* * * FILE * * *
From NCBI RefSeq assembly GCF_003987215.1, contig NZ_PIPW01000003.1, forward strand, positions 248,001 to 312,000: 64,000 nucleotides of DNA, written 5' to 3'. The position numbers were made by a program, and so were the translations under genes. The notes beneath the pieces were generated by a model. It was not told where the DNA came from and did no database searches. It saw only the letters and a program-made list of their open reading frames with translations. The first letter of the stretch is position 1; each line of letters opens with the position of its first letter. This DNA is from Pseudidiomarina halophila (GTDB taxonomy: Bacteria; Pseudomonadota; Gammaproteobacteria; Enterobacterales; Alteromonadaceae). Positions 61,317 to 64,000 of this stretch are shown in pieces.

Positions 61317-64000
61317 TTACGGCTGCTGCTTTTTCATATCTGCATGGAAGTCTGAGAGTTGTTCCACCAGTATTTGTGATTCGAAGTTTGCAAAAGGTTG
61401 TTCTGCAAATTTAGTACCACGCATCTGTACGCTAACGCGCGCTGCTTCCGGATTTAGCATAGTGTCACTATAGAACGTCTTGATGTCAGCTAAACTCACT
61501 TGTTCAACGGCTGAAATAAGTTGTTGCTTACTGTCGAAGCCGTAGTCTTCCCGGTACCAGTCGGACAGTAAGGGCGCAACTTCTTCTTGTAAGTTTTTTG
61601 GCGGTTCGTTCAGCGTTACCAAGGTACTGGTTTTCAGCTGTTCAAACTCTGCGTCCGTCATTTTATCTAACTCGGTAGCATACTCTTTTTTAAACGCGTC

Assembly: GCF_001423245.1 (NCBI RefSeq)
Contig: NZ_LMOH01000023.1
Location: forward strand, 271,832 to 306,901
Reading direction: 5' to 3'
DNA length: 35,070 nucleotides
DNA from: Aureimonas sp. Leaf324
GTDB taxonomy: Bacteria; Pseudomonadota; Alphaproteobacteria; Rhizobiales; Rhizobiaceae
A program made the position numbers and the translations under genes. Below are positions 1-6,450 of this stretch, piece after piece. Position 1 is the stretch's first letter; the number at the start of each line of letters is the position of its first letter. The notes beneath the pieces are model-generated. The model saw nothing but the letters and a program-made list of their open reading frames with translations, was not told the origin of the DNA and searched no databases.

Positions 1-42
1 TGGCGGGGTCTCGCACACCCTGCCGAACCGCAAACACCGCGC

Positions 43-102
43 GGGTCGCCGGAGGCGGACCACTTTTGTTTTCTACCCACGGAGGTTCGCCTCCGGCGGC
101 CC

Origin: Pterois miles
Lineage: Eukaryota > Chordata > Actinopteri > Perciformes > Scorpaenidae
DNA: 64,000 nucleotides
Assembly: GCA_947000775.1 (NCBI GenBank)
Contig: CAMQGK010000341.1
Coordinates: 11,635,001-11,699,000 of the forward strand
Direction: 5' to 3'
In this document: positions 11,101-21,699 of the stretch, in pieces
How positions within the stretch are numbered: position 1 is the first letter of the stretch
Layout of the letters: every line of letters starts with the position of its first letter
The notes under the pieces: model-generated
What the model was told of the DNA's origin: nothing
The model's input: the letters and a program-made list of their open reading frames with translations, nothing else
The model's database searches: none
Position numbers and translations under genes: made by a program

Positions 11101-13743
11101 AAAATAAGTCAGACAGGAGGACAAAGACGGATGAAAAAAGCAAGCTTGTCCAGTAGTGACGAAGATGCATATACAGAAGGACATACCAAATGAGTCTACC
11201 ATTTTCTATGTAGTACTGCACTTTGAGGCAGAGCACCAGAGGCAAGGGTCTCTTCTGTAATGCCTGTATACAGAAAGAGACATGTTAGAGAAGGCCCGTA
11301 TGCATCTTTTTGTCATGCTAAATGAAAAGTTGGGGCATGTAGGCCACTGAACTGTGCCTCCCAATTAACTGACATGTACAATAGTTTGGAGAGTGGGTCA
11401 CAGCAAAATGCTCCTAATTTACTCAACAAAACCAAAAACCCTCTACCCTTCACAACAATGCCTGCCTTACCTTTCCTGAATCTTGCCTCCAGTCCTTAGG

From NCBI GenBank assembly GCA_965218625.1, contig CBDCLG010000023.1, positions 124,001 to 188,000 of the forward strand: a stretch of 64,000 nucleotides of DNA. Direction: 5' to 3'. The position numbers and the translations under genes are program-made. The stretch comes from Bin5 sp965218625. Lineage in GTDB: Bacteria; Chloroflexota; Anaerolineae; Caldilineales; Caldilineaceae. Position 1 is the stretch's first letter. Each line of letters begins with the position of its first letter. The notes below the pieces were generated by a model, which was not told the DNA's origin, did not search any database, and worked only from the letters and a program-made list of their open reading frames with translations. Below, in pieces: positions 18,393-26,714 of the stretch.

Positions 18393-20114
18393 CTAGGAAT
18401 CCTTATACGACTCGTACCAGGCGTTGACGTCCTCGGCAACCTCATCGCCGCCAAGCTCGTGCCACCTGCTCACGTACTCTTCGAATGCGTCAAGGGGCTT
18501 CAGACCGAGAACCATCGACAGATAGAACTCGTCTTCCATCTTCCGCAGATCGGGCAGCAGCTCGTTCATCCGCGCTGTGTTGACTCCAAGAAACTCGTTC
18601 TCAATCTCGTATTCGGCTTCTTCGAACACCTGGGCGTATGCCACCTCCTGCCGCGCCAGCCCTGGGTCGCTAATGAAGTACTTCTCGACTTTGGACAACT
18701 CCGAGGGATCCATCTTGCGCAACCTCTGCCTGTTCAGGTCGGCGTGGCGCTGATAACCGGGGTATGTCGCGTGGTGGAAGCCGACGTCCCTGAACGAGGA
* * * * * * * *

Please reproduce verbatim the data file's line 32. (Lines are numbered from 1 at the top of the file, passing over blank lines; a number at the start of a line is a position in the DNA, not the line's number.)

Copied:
The model's input: the letters and a program-made list of their open reading frames with translations, nothing else